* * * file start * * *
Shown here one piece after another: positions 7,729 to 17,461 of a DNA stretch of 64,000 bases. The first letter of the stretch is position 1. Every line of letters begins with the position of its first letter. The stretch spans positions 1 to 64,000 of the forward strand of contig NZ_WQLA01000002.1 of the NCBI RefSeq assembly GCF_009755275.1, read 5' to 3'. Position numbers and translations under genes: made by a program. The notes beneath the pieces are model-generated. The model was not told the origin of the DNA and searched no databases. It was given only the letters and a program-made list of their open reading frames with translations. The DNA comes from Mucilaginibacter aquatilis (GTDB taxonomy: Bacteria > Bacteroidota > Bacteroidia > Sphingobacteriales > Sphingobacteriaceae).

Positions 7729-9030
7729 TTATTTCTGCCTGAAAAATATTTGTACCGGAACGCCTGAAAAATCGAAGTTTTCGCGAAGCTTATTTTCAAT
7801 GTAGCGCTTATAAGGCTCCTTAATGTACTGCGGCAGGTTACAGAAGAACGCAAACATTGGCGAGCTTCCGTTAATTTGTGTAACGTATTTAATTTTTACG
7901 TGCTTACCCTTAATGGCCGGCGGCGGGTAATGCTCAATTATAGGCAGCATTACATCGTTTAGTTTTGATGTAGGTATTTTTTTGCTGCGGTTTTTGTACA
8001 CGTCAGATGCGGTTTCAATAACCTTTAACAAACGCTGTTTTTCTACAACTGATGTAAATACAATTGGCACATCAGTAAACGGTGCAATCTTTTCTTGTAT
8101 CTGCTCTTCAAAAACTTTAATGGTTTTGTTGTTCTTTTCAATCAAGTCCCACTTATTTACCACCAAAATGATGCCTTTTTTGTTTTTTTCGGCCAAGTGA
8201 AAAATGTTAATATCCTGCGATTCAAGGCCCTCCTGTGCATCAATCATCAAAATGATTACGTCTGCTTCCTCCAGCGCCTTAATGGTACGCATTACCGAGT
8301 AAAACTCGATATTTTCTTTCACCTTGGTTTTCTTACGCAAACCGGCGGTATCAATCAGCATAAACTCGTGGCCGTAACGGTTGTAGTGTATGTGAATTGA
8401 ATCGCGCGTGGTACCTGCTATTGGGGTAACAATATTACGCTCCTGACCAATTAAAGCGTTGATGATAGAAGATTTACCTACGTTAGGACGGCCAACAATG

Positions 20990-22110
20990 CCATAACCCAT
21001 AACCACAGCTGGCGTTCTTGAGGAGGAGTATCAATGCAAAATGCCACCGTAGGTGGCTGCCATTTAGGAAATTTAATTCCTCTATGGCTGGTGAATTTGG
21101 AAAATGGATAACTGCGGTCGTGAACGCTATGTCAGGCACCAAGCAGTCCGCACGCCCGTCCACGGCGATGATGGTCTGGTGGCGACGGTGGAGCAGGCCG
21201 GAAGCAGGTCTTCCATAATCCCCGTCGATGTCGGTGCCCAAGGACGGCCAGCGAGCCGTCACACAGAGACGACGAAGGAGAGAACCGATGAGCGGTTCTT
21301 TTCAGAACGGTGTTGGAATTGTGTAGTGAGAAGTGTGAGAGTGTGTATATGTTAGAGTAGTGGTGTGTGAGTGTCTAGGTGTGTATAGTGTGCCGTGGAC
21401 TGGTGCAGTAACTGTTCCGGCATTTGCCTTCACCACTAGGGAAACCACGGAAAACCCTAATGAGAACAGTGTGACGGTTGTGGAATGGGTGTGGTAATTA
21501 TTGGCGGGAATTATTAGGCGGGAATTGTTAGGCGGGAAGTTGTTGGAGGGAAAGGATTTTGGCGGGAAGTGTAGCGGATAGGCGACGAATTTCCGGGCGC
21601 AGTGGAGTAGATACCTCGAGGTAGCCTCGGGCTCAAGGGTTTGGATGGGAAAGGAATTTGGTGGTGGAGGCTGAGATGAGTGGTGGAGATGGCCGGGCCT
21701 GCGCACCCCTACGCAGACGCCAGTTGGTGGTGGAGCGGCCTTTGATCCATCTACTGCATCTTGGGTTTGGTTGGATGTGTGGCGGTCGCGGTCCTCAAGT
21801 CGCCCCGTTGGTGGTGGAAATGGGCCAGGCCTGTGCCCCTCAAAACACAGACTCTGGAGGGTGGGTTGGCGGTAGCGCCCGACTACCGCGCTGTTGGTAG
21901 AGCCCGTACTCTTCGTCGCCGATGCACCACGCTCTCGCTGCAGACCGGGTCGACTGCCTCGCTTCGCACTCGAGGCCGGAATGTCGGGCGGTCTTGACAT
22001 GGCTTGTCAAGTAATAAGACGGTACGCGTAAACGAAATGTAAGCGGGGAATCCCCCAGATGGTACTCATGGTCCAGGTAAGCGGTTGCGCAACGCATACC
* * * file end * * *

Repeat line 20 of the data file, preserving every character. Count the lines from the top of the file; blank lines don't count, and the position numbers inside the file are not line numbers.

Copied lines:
21701 GCGCACCCCTACGCAGACGCCAGTTGGTGGTGGAGCGGCCTTTGATCCATCTACTGCATCTTGGGTTTGGTTGGATGTGTGGCGGTCGCGGTCCTCAAGT